More than half of Major League Baseball fans believe Houston Astros players should have been penalized along with team management after the signal theft scandal that dominated the game last week, according to an online survey of 1,010 adults, including 810 MLB fans, across the country, Thursday and Friday on behalf of ESPN.
Fifty-eight percent of adults responded that Astros players should have been penalized by MLB commissioner Rob Manfred, according to the survey. In addition, the vast majority (72% of adults and 76% of MLB fans) said they would support the MLB to take additional steps to punish players involved in the theft of signals.
According to the survey, MLB fans are paying close attention to the scandal, with 61% of game fans interviewed saying they are closely following events involving Astros and Boston Red Sox. A third of MLB fans say they can watch both teams less, although most Americans say the doping / steroid scandal was worse than the current signal theft scandal that prompted Astros to fire general manager Jeff Luhnow and manager AJ Hinch, with Red Sox, says goodbye to coach Alex Cora, former coach of Astros bank.
O New York Mets they were not involved in a signal theft scandal, but parted ways with new manager Carlos Beltran, who was involved in the scandal as an Astros player. The research was started before the departure of Beltran and Mets.
Among avid MLB fans, 86% see the situation as serious, with 57% saying it is very serious, compared with 83% of fans of the game considering it serious, including 52% who say it is a very serious situation. Among all Americans, 77% think this is serious, and 45% think it is very serious.
Most Americans say the doping / steroid scandal was worse than this (49% say doping was worse than 24% who say the signal theft scandal is worse), but it ranks the scandal above the game Pete Rose on his own team (44% say this scandal is worse vs. 25% for Rose's scandal).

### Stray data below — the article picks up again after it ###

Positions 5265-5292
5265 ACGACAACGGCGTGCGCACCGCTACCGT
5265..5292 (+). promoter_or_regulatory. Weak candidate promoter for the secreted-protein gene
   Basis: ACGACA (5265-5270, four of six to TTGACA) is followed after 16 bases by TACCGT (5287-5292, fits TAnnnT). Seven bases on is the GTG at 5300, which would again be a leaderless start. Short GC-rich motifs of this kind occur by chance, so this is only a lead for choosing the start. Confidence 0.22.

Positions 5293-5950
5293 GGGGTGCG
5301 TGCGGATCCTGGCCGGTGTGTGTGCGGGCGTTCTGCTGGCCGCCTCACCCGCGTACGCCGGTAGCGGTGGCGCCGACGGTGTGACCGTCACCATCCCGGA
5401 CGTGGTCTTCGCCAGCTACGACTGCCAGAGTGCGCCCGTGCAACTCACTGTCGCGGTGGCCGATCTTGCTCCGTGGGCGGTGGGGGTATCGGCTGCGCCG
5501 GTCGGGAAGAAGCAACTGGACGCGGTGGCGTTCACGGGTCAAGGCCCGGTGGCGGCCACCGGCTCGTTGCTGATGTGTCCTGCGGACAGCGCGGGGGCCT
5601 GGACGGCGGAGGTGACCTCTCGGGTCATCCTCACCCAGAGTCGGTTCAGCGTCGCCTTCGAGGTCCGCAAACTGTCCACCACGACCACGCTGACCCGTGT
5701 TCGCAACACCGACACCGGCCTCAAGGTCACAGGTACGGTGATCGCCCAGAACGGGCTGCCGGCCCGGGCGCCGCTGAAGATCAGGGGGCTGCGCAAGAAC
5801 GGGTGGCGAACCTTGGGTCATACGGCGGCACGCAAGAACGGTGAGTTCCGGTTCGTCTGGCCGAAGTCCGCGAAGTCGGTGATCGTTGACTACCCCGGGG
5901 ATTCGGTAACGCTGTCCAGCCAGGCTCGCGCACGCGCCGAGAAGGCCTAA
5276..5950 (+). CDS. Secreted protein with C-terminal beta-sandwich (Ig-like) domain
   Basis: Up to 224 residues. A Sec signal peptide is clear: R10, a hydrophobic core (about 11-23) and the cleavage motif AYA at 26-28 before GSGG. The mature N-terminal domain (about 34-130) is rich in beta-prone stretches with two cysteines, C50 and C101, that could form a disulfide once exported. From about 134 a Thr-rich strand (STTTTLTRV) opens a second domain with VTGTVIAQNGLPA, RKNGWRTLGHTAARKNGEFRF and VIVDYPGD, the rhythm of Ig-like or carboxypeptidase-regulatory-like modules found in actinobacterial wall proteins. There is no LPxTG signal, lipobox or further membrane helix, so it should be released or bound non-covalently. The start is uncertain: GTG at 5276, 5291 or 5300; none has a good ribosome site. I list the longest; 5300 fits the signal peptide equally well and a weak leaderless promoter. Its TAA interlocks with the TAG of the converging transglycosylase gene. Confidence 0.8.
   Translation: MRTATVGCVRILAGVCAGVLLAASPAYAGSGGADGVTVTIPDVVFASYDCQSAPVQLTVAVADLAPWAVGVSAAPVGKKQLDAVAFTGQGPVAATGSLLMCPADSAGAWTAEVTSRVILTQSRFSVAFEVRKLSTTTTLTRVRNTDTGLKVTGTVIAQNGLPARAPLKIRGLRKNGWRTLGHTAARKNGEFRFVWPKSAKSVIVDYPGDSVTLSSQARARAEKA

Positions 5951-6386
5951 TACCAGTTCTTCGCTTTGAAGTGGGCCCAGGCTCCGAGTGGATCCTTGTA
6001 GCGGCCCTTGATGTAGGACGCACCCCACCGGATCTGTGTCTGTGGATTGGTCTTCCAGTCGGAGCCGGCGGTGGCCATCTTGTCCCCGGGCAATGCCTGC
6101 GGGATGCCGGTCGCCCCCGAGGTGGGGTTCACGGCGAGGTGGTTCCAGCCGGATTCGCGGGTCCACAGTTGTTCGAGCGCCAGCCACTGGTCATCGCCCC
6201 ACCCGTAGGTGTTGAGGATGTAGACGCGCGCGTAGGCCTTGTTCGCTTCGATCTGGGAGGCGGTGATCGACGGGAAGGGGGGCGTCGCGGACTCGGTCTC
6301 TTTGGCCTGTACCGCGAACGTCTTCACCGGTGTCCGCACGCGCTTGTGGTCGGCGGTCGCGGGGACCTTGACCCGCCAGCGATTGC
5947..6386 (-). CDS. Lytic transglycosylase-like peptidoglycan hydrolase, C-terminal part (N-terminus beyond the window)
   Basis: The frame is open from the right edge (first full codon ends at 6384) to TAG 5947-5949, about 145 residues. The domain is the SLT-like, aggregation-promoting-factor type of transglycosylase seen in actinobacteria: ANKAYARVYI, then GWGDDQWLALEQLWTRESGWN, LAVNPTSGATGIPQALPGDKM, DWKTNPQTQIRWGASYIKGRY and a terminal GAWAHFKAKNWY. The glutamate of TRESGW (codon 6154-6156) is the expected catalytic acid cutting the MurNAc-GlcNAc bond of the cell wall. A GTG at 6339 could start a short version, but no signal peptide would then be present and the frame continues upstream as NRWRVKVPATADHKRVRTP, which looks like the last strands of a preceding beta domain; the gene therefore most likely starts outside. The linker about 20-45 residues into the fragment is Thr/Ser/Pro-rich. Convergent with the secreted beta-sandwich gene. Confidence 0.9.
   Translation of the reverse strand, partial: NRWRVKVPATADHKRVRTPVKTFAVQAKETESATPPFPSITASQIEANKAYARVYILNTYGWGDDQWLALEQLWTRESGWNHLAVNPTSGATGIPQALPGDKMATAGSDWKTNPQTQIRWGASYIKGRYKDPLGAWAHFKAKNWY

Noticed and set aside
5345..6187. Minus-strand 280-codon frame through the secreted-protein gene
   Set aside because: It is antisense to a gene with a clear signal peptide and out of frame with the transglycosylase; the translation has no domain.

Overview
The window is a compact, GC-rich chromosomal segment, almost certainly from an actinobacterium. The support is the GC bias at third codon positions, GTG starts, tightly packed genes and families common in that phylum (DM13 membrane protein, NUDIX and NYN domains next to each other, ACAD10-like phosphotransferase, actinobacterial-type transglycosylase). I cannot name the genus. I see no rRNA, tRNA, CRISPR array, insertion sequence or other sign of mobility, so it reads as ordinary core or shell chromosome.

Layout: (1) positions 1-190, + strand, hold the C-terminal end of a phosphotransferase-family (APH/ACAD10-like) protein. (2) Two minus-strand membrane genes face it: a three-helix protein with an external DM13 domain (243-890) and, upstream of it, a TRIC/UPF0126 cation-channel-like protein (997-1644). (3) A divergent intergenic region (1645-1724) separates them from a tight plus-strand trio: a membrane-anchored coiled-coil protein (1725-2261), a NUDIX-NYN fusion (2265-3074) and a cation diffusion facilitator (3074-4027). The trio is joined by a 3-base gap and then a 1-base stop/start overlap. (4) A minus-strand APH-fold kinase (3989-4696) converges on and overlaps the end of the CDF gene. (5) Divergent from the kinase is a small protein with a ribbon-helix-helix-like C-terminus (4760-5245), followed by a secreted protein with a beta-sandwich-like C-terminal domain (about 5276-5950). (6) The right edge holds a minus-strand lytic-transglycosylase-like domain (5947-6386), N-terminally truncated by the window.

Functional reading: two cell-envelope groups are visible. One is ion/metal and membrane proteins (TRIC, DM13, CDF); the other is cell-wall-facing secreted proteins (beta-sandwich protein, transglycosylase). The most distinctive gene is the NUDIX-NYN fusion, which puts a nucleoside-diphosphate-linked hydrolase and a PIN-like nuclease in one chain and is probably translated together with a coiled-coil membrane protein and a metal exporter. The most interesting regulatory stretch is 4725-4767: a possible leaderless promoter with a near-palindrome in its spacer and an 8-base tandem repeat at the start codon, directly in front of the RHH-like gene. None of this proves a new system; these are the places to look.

While more than half of Americans view Astros (56%) and Red Sox (52%) less favorably in the light of scandals, the negative impact is less severe for MLB, players and owners, with 54% saying their views on MLB itself remain unchanged and 53% say their views on players have not changed. Just under half (49%) say that their opinions about the owners of the game have changed, although about a third or a little more say they have a less favorable view of each of these entities or groups.
Among MLB fans, it is a uniform division when teams caught cheating must have their championships broken, with 56% saying Astros should quit the 2017 championship and 53% saying the Red Sox should do it. the same for the 2018 title.
While 60% of MLB adults and fans say the scandals make no difference in how likely they are to watch MLB games, about a third of fans say they are less likely to watch Astros or the Red Sox.
Approximately 3 out of 4 Americans (74%) and MLB fans (76%) believe that most teams were using the technology to steal signals, but it was only Astros and Red Sox that were caught.
The survey was conducted by the Global Strategy Group for ESPN on January 16-17. It was weighted for known demographic data based on the Census. The overall survey had a margin of error of +/- 3%, and the margin of error among 810 MLB fans is also +/- 3%.